El-Mekki said that “increased teacher diversity is better for all students, not just students of color.” His center, founded this year, not only recruits new teachers, but also offers training to all teachers so they can better educate, understand, and respond to students from all backgrounds.

He called A2E “a robust and comprehensive approach” to addressing this issue.

The “youth pathway” seeks to steer high school students into teaching careers. It is partnering with El-Mekki’s organization and the Philadelphia Youth Network, which matches students with summer jobs and internships year-round.

The CBED organizes Freedom Schools each summer, where high school and college students spend several weeks with younger students working on literacy and social action to get a taste of what teaching might be like. Students can also earn college credits toward an education degree while in high school. More than a dozen students from Mastery-Shoemaker, the charter school El-Mekki led for 11 years, are now earning credits through Arcadia University.

Another pathway is for those who have college credits but haven’t earned a degree. Many people in this category already work in schools in other capacities, or they might be still in college but not on an education track.

The program also seeks to attract college graduates who may be ready for a career change. The college and university partners have agreed to provide financial assistance as an incentive to attract people to the program. One deterrent to growing the state’s teaching force has been reduced state appropriations for higher education in general, which have put a growing financial burden on students. Although the higher costs affect all students, those of color and from underserved communities are more likely to drop out of college for financial reasons.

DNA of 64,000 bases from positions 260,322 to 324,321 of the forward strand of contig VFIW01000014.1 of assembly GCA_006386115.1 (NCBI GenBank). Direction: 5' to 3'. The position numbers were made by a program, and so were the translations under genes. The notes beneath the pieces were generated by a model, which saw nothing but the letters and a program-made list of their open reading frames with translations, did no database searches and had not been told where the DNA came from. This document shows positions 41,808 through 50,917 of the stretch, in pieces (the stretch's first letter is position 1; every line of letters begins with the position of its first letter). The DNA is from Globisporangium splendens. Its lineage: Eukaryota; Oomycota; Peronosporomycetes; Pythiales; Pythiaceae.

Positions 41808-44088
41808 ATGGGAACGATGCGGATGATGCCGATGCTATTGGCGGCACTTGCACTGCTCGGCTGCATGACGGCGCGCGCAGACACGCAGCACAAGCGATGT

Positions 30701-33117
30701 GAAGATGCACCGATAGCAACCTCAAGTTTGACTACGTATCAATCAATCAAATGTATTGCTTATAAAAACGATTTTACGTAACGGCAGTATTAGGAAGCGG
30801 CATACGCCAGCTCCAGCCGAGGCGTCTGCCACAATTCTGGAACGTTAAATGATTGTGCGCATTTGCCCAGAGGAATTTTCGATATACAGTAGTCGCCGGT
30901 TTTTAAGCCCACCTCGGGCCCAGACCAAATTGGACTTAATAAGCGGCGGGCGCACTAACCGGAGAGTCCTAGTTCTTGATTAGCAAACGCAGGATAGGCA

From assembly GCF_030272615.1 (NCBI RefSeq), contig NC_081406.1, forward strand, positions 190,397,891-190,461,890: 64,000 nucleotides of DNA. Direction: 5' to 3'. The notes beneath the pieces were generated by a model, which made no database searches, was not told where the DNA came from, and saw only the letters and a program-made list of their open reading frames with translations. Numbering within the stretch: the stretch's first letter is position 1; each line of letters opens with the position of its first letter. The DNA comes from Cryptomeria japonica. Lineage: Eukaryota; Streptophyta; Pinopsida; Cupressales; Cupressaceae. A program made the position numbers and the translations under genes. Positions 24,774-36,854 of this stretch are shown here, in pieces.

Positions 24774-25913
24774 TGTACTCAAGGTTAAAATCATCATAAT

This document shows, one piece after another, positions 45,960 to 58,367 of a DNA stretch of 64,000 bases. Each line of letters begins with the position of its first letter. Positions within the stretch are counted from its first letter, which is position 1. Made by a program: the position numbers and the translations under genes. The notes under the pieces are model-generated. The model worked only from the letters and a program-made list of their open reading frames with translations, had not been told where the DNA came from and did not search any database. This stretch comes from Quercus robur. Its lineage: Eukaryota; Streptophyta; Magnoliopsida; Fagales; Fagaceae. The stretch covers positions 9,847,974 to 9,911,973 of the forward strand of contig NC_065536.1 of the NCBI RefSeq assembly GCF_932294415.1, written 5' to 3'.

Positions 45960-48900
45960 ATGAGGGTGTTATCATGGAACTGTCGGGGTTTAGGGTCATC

State Deputy Education Secretary Noe Ortega said the goal is to recruit 20 participants in Philadelphia this year. An advisory board will be formed to flesh out and refine the selection process, he said.

Superintendent William Hite said that A2E is “instrumental to us in solving a critical problem we are facing, making sure we have enough teachers of color [who are] qualified to come into our schools and represent the demographics the young people in our schools represent.”

He said that 31% of Philadelphia’s workforce is made up of teachers of color. For the cohort of new hires this year, the percentage is 36%, he said.

“We recognize this is a significant area for growth. … This is what will make a difference for the young people here in the School District of Philadelphia,” he said.

Of the 4% nonwhite teachers in Pennsylvania, most work in Philadelphia, although the District’s proportion of African American teachers has been declining over time and now stands at roughly 25%, down from more than a third in the early 2000s.